Monday, April 14, 2008

Amazon EC2: Persistent Storage

Amazon has just started a private beta program for a new persistent storage API in EC2. According to their documentation, they provide an API to create and manage volumes between 1GB and 1TB in size that behave like unformatted disks. Each volume is persistent and independent of EC2 instances and a single EC2 instance can mount multiple volumes. Their disks are supposed to be low-latency and high throughput with calls to store snapshots onto S3.

A lack of persistent storage has been the biggest challenge for developers as EC2 (in my experience) has rather high failure rates. With this persistent storage API (scheduled for public release later this year), Amazon has just made EC2 a dead-easy buy-in.

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Saturday, March 1, 2008

Amazon EC2: The Potential

Amazon's Elastic Compute Cloud (EC2) is easily their most powerful web service offering. With EC2, you get flexible, on-demand computing resources: by launching an instance you get full access to a brand-new machine and its resources. Each CPU-hour costs $0.10, which equates to less than $80 per month if you run an instance 24/7! What's more, you can launch as many instances as you'd like so you can have your own network of machines hosted by Amazon. The clincher? All data transferred between EC2 instances and S3 is free!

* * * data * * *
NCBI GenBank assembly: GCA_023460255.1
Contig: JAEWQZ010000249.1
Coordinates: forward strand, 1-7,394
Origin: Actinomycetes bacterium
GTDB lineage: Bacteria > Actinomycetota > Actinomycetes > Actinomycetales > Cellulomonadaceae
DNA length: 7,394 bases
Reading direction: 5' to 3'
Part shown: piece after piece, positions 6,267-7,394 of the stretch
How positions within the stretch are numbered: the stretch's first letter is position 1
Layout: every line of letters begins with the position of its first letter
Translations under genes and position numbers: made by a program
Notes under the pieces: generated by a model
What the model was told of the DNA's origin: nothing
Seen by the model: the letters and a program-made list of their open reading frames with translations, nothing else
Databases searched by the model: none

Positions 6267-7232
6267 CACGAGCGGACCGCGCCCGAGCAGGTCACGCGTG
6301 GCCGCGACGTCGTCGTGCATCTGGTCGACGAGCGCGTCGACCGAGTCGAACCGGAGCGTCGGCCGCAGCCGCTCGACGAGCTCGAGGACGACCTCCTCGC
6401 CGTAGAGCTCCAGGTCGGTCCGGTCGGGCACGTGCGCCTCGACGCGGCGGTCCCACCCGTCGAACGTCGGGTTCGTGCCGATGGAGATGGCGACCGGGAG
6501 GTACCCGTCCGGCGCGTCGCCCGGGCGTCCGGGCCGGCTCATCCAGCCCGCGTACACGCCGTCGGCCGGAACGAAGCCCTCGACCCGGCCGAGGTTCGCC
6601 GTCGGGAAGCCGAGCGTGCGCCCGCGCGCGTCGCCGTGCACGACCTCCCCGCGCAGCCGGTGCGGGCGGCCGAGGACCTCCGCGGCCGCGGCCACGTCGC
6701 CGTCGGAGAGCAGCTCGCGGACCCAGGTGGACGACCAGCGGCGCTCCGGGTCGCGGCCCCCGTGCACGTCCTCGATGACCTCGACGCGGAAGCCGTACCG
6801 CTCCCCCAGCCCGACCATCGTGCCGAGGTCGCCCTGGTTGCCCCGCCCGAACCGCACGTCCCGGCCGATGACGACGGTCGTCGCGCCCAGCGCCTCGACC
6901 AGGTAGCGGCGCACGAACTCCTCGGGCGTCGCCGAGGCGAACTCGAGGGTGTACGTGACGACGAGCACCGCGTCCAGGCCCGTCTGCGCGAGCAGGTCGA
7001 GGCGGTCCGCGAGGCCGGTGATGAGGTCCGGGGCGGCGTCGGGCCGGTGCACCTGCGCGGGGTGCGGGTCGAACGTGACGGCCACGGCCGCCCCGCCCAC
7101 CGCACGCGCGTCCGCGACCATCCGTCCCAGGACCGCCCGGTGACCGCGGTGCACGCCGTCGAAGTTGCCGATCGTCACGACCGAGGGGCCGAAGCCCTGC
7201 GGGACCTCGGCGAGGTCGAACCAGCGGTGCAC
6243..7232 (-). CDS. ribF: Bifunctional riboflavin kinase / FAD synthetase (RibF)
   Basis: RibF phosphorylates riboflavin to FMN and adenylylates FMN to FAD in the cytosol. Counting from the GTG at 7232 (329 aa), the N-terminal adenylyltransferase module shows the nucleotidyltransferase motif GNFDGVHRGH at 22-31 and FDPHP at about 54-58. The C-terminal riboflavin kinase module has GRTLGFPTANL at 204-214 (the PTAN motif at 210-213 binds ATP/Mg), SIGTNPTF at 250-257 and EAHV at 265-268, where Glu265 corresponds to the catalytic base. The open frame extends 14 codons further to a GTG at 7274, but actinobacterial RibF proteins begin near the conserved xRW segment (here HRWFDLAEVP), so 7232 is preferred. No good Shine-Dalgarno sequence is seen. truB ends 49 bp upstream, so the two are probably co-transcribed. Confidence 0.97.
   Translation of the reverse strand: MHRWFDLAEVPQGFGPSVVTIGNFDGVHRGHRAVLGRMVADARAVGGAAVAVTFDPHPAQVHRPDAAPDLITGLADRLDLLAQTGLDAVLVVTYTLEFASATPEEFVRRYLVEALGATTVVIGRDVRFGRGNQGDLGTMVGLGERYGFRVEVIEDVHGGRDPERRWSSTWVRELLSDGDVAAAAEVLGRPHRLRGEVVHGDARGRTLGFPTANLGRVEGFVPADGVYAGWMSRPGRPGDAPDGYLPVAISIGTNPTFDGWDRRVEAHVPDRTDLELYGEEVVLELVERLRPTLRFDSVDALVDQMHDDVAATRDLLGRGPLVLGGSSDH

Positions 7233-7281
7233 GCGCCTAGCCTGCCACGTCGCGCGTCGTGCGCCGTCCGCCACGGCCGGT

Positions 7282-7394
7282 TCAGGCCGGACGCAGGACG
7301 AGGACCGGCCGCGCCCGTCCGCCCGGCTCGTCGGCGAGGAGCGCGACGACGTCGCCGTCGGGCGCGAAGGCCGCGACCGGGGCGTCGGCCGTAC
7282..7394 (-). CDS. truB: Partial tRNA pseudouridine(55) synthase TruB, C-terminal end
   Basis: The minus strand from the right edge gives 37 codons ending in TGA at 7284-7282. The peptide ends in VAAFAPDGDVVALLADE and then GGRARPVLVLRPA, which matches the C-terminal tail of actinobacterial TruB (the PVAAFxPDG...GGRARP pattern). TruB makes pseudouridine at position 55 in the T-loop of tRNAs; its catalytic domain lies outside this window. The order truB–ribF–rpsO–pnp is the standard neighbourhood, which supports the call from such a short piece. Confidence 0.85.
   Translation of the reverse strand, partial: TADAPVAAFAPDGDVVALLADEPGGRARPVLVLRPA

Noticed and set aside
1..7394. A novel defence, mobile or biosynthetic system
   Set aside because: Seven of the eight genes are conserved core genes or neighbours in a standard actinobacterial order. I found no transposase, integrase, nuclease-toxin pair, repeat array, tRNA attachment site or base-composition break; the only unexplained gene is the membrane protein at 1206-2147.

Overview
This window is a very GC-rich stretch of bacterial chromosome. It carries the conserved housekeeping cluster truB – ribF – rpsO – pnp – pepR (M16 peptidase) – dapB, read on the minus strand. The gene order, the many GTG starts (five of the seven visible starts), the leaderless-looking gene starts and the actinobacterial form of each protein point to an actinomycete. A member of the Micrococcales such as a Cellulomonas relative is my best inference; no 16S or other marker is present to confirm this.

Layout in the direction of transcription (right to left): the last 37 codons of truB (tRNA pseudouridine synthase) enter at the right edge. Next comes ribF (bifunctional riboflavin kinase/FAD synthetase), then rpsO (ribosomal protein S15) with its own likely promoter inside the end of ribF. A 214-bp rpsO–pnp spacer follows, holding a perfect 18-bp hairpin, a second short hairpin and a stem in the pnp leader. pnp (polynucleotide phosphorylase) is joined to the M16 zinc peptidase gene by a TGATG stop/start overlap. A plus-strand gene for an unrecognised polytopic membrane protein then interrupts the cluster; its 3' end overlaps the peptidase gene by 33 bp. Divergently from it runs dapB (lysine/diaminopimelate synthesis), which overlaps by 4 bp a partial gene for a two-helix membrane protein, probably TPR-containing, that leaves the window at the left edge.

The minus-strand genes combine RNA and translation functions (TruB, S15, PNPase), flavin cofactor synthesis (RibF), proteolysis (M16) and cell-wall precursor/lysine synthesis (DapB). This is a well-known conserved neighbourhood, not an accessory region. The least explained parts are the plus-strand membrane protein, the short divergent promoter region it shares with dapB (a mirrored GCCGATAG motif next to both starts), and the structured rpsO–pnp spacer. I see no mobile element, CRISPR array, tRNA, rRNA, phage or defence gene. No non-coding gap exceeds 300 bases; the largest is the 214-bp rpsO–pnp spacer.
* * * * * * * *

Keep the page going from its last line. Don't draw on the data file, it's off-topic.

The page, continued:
The default configuration has the following specs:

  • CPU: 32-bit, 1.0-1.2 GHz Opteron/Xeon equivalent
  • RAM: 1.7 GB
  • Disk: 160 GB
  • NIC: 100 MBit

They have additional configurations if you need more resources on a single machine. For details, see the EC2 site. To make all of this work, EC2 allocates a virtual machine running on the Xen hypervisor instead of a physical machine for every instance launched.

Amazon designed EC2 primarily to perform many computationally expensive operations - something like batch video encoding or image recognition. Instead of making large hardware investments to perform these (potentially one-shot) tasks, you run the tasks in parallel on a few (hundred?) EC2 instances. Once the tasks are complete, just shut down the instances and your billing stops there. While Amazon's vision for EC2 is pretty sweet, the reality is that there's so much more potential there.

EC2 is the next-generation data center.

Instead of doing capacity planning as with a traditional data center, with EC2, I could monitor the load on my server and programmatically launch parallel instances once it reaches a threshold utilization. When the utilization drops again, I can terminate the extra instances and go back to a fairly quiescent state. With free traffic between EC2 and S3, I can churn through collected data as many times as I need to as in Amazon's vision. Amazon could even issue hardware updates (e.g. more RAM) to running instances without rebooting! With the inexpensive per-hour prices, any small business can afford to keep an active standby. The flexibility offered by programmatically managing machines running in a virtualized data center is tremendous. Coupled with Amazon's pricing model, this sort of service is poised to take some serious market share away from the traditional, physical data centers.

While EC2 has the potential to be all of this and probably much more, it's not currently ready to displace traditional data centers. In a subsequent post, I'll discuss some of the issues preventing EC2 from realizing this dream.

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Sunday, February 10, 2008

A Closer Look: Amazon S3